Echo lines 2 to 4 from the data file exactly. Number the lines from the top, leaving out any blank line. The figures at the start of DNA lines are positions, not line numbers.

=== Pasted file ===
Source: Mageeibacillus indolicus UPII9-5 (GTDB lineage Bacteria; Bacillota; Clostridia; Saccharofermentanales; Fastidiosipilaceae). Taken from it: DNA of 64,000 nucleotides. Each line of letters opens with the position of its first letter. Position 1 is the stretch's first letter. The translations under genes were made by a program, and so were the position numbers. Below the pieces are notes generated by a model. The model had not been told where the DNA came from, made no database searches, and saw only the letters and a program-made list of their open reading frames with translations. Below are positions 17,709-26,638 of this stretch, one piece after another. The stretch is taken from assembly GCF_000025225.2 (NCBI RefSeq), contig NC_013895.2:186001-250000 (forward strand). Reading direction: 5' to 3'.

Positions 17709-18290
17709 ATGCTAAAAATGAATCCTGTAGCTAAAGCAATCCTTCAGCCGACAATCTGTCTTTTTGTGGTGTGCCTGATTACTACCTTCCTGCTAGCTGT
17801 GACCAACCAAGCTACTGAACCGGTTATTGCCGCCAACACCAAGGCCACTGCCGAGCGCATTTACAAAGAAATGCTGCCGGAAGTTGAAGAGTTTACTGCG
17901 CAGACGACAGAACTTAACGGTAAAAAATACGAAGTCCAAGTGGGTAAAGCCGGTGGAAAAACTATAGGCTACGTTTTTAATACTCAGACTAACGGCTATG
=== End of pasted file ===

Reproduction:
Positions 17709-18290
17709 ATGCTAAAAATGAATCCTGTAGCTAAAGCAATCCTTCAGCCGACAATCTGTCTTTTTGTGGTGTGCCTGATTACTACCTTCCTGCTAGCTGT
17801 GACCAACCAAGCTACTGAACCGGTTATTGCCGCCAACACCAAGGCCACTGCCGAGCGCATTTACAAAGAAATGCTGCCGGAAGTTGAAGAGTTTACTGCG